PMCID: PMC3152724  PMID: 21886624
myotonia congenita; exercise; genetic; CLC-1 chloride channel; skeletal muscle
5.  Expression of a Dominant Negative CELF Protein In Vivo Leads to Altered Muscle Organization, Fiber Size, and Subtype 
PLoS ONE  2011;6(4):e19274.
CUG-BP and ETR-3-like factor (CELF) proteins regulate tissue- and developmental stage-specific alternative splicing in striated muscle. We previously demonstrated that heart muscle-specific expression of a nuclear dominant negative CELF protein in transgenic mice (MHC-CELFΔ) effectively disrupts endogenous CELF activity in the heart in vivo, resulting in impaired cardiac function. In this study, transgenic mice that express the dominant negative protein under a skeletal muscle-specific promoter (Myo-CELFΔ) were generated to investigate the role of CELF-mediated alternative splicing programs in normal skeletal muscle.
Methodology/Principal Findings
Myo-CELFΔ mice exhibit modest changes in CELF-mediated alternative splicing in skeletal muscle, accompanied by a reduction of endomysial and perimysial spaces, an increase in fiber size variability, and an increase in slow twitch muscle fibers. Weight gain and mean body weight, total number of muscle fibers, and overall muscle strength were not affected.
Although these findings demonstrate that CELF activity contributes to the normal alternative splicing of a subset of muscle transcripts in vivo, the mildness of the effects in Myo-CELFΔ muscles compared to those in MHC-CELFΔ hearts suggests CELF activity may be less determinative for alternative splicing in skeletal muscle than in heart muscle. Nonetheless, even these small changes in CELF-mediated splicing regulation were sufficient to alter muscle organization and muscle fiber properties affected in myotonic dystrophy. This lends further evidence to the hypothesis that dysregulation of CELF-mediated alternative splicing programs may be responsible for the disruption of these properties during muscle pathogenesis.
PMCID: PMC3082560  PMID: 21541285
6.  Fatigue-inducing stimulation resolves myotonia in a drug-induced model 
BMC Physiology  2011;11:5.
Slowed muscle relaxation is the contractile hallmark of myotonia congenita, a disease caused by genetic CLC-1 chloride channel deficiency, which improves with antecedent brief contractions ("warm-up phenomenon"). It is unclear to what extent the myotonia continues to dissipate during continued repetitive contractions and how this relates temporally to muscle fatigue. Diaphragm, EDL, and soleus muscles were examined in vitro during repetitive 20 Hz and 50 Hz train stimulation in a drug-induced (9-AC) rat myotonia model.
At the onset of stimulation, 9-AC treated diaphragm and EDL muscle had markedly prolonged half relaxation and late relaxation times (range 147 to 884 ms, 894 to 1324 ms). Half relaxation and late relaxation times reached near-normal values over the 5-10 and 10-40 subsequent contractions, respectively. In both muscles myotonia declined faster during repetitive 50 Hz than 20 Hz stimulation, and much faster than the rate of force loss during fatigue at both frequencies. Soleus muscle was resistant to the myotonic effects of 9-AC.
In a drug-induced model of mechanical myotonia, fatigue-inducing stimulation resolves the myotonia, which furthermore appears to be independent from the development of muscle fatigue.
PMCID: PMC3052176  PMID: 21356096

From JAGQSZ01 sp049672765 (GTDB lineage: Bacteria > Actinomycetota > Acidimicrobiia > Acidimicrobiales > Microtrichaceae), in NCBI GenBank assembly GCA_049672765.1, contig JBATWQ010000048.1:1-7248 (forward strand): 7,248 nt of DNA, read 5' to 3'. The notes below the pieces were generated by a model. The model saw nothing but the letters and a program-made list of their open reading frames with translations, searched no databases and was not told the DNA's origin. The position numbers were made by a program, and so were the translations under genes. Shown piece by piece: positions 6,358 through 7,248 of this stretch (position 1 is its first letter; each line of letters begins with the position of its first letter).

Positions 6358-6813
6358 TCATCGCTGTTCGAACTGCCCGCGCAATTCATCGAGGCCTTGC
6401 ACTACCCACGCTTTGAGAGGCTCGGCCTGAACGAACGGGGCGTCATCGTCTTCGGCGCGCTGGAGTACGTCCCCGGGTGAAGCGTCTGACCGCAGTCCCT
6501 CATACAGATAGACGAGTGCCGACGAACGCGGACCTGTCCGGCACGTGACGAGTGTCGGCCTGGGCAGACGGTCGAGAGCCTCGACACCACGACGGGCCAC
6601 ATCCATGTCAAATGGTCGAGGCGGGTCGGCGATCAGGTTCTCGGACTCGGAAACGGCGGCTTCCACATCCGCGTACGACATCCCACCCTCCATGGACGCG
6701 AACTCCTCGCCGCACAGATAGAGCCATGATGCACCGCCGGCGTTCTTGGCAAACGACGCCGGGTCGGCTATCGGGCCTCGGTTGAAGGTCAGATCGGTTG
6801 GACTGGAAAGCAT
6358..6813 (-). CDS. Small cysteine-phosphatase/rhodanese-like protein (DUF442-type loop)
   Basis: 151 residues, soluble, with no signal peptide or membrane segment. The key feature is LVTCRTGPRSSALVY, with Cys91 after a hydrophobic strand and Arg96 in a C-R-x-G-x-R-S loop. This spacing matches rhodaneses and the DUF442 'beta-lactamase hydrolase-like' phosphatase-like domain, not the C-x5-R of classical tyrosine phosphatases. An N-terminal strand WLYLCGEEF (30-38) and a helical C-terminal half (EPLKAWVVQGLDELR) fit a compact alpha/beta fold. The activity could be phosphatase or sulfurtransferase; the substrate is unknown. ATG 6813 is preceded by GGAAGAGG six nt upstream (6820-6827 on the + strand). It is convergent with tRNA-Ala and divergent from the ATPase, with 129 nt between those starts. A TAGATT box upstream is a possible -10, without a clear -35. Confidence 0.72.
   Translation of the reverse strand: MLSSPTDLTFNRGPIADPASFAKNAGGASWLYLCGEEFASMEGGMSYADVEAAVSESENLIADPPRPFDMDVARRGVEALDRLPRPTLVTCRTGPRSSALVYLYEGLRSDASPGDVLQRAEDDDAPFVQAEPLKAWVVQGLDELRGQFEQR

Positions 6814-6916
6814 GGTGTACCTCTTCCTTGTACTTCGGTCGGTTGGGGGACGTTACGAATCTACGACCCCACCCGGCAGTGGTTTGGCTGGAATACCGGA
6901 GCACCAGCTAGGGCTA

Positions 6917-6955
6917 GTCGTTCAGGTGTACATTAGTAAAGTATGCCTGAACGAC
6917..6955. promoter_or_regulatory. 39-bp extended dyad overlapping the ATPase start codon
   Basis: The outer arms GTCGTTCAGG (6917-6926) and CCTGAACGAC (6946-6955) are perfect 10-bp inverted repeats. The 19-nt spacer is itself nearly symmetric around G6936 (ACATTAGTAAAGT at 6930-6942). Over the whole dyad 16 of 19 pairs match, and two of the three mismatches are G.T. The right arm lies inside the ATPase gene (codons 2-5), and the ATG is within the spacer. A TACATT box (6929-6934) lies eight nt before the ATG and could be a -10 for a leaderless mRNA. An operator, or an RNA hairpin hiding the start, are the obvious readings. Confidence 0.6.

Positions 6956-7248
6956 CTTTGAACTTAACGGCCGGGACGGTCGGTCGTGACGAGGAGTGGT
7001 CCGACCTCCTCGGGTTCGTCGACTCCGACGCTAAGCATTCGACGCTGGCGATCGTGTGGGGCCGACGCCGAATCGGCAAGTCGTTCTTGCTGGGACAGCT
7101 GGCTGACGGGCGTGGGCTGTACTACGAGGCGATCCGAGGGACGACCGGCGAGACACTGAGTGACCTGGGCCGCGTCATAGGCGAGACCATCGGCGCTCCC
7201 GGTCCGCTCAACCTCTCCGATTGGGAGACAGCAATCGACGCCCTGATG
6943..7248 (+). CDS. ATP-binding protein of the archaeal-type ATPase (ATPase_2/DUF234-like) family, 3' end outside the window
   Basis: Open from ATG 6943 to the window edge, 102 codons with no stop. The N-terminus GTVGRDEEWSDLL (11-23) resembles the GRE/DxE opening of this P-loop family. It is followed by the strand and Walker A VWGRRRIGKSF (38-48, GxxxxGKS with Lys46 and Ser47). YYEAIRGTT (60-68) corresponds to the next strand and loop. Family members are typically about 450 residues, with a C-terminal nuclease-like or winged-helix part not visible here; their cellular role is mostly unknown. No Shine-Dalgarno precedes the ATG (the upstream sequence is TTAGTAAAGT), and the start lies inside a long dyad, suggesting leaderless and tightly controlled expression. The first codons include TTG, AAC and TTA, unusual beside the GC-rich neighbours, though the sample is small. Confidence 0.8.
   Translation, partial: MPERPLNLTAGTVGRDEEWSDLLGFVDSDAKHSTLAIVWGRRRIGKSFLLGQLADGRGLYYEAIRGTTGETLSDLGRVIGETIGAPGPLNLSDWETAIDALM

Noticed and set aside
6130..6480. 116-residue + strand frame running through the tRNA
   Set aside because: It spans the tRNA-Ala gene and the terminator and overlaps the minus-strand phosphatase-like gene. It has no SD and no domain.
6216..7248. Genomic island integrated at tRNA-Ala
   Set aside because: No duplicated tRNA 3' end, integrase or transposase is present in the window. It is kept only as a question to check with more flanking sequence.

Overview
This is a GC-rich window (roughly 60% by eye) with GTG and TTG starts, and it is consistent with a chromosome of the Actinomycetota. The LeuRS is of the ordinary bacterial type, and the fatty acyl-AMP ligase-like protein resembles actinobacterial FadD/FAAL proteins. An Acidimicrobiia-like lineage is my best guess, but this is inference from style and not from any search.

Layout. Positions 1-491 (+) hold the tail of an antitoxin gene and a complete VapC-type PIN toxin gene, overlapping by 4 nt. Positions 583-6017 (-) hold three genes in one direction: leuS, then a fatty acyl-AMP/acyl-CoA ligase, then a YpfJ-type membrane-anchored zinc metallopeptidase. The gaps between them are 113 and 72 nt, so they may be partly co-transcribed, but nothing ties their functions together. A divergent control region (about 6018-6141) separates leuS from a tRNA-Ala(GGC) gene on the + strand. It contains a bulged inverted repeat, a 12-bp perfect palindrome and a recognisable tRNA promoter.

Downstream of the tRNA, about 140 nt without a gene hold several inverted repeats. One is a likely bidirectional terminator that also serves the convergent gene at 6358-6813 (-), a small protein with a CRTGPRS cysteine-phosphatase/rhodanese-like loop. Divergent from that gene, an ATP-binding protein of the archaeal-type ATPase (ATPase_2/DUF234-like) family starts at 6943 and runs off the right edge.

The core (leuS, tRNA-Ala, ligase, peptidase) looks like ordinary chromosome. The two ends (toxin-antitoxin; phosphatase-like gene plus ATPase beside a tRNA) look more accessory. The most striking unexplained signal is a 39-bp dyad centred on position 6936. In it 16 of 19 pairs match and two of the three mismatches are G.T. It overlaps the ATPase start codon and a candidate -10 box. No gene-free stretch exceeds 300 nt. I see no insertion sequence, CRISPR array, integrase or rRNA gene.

7.  Gene Expression Profiling in the Type 1 Diabetes Rat Diaphragm 
PLoS ONE  2009;4(11):e7832.
Respiratory muscle contractile performance is impaired by diabetes, mechanisms of which included altered carbohydrate and lipid metabolism, oxidative stress and changes in membrane electrophysiology. The present study examined to what extent these cellular perturbations involve changes in gene expression.
Methodology/Principal Findings
Diaphragm muscle from streptozotocin-diabetic rats was analyzed with Affymetrix gene expression arrays. Diaphragm from diabetic rats had 105 genes with at least ±2-fold significantly changed expression (55 increased, 50 decreased), and these were assigned to gene ontology groups based on over-representation analysis using DAVID software. There was increased expression of genes involved in palmitoyl-CoA hydrolase activity (a component of lipid metabolism) (P = 0.037, n = 2 genes, fold change 4.2 to 27.5) and reduced expression of genes related to carbohydrate metabolism (P = 0.000061, n = 8 genes, fold change −2.0 to −8.5). Other gene ontology groups among upregulated genes were protein ubiquitination (P = 0.0053, n = 4, fold change 2.2 to 3.4), oxidoreductase activity (P = 0.024, n = 8, fold change 2.1 to 6.0), and morphogenesis (P = 0.012, n = 10, fold change 2.1 to 4.3). Other downregulated gene groups were extracellular region (including extracellular matrix and collagen) (P = 0.00032, n = 13, fold change −2.2 to −3.7) and organogenesis (P = 0.032, n = 7, fold change −2.1 to −3.7). Real-time PCR confirmed the directionality of changes in gene expression for 30 of 31 genes tested.
These data indicate that in diaphragm muscle type 1 diabetes increases expression of genes involved in lipid energetics, oxidative stress and protein ubiquitination, decreases expression of genes involved in carbohydrate metabolism, and has little effect on expression of ion channel genes. Reciprocal changes in expression of genes involved in carbohydrate and lipid metabolism may change the availability of energetic substrates and thereby directly modulate fatigue resistance, an important issue for a muscle like the diaphragm which needs to contract without rest for the entire lifetime of the organism.
PMCID: PMC2773011  PMID: 19915678

Results 1-7 (7)